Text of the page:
Thanks for commenting!

      Claudia

  2. Derek says:

    My favorite from that record are “Trampled Underfoot”, Ten Years Gone”, “In My Time Of Dying” and of course “Kashmir”. Boy I am getting old talking about my youth. I always thought Led Zeppelin IV was a better record than Physical Graffit, just like for me “Revolver” was a better Beatles record than the overrated “Sgt Pepper”. I had that record on vinyl back in the old days.

    My parents were into the big bands like Glenn Miller and the big band era during war time. This record brings back memories of my youth with my grandchildren and children.

    Here is Jimmy who is now an old man at 71 his hair is whiter like me after all we don’t look like that when we were young men and women. He talks about the making of “Kashmir” with the other chaps. and her talks about the making of “Stairway to Heaven”. Love this man my favorite guitra player along with Jimi Hendrix who I was fortunate to see him live in 1969. A wise older man talking about his creations.

    • artmodel says:

      Derek,

      I LOVE “Ten Years Gone”, and “In My Time of Dying”. Love those tracks so much. And I’m with you on Zeppelin IV. It is superior to Physical Graffiti. It’s a near-perfect rock album in my opinion. Also with you about Revolver. We have the same tastes!

      Thanks for the videos! I’ve seen the first one about “Kashmir”. And I like Page’s white-haired look! He has that elder statesman of rock thing going on. After all the abuse he put himself through for so many years it’s impressive that he looks so good. Keith Richards on the other hand … 😆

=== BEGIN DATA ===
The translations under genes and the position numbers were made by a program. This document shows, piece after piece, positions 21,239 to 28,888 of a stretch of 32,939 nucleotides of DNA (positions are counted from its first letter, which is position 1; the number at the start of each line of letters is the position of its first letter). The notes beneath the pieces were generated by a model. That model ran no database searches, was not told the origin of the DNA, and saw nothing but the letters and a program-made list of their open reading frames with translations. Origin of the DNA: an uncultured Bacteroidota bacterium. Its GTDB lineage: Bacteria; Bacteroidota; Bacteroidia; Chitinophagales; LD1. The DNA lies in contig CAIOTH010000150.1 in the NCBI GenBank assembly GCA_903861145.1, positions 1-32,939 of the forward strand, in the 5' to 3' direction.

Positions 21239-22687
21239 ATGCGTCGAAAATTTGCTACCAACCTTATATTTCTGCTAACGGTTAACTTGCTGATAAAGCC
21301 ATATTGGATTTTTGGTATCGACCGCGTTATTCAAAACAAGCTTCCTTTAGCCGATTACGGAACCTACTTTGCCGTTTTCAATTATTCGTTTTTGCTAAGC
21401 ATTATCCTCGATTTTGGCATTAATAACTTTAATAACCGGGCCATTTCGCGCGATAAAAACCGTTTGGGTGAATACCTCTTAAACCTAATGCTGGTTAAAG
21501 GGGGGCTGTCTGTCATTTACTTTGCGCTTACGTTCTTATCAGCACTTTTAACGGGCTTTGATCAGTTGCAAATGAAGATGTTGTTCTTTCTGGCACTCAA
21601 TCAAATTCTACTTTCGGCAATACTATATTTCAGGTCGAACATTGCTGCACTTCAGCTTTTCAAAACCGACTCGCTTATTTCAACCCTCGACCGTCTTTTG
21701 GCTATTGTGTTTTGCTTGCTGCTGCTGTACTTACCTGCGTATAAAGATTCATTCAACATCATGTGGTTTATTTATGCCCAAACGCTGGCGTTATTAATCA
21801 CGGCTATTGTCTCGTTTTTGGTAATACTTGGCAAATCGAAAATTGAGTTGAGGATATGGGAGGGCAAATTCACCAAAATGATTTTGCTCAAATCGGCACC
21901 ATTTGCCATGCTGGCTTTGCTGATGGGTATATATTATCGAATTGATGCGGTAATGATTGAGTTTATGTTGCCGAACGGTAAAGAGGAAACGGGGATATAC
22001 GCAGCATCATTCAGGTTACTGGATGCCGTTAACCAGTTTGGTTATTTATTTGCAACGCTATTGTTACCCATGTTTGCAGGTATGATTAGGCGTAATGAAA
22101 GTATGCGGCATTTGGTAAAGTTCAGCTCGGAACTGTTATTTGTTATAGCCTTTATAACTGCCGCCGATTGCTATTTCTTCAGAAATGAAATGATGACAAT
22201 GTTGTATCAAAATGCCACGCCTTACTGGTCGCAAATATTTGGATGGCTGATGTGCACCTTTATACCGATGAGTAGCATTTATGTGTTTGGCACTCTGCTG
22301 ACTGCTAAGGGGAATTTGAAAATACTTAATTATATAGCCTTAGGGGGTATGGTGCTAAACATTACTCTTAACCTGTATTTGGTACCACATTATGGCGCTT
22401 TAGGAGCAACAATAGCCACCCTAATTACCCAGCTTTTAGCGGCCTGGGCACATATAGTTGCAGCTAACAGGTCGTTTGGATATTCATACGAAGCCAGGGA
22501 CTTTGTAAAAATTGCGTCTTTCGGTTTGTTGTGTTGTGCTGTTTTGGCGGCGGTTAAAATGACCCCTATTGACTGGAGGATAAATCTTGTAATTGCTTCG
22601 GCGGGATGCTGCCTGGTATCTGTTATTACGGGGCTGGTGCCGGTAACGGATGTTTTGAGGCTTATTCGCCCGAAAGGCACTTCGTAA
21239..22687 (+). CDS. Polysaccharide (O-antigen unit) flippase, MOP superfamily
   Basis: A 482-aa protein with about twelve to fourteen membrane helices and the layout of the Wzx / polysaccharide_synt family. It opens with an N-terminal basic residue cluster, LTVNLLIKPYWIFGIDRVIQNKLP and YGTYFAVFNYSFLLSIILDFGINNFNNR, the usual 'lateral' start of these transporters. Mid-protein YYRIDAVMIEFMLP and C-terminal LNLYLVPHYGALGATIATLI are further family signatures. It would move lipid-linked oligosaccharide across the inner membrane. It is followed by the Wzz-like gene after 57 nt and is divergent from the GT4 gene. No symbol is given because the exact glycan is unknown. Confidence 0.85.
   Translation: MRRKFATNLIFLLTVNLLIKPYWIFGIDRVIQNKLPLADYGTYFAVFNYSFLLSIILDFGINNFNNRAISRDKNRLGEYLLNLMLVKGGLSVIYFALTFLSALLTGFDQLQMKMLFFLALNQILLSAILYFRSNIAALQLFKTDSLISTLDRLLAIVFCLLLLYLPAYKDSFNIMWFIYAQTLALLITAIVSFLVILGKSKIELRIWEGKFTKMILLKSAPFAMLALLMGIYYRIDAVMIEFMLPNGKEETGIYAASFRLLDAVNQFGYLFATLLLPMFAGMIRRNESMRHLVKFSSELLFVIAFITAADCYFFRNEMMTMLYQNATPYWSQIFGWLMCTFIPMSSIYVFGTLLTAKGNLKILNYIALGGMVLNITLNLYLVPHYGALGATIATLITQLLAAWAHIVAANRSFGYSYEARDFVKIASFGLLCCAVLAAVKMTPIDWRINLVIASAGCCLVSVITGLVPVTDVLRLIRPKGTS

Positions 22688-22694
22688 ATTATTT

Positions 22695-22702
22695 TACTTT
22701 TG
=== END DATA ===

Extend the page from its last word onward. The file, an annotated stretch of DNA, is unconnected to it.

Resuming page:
Great to hear from you, as always! Hope you’re well.

      Claudia

  3. “But if we lost anything of value with the death of LPs (the need for ample upright storage space not among them) it’s the art and design of the album cover. Particularly the rock album cover. ”

    So true. I’m a big fan of “Yes,” and Roger Dean’s surreal science-fantasy art for their covers is as much a part of the experience of their work as the music itself. At least for me.

    Something else that’s gone missing in the age of digital music is the art of the liner note. You know from Twitter that I’m a jazz and classical fan; liner notes are often iluminating short musicological essays that enrich the listener’s experience with context for the music. Especially in Jazz, the liner notes of Nat Hentoff are must-reading. But liner notes aren’t often offered with digital downloads: I just checked five important albums I have on iTunes — no notes offered. It’s a shame these are being lost.

    Oh, one other thing: In Jazz, the “sidemen” are often as important as the lead performer. A lot of them were great performers, but never became A-listers. On albums and CDs, you could learn of these people and look for their other work. With digital downloads, not so much. :/

    Yours running off on a tangent, 🙂
    –Phineas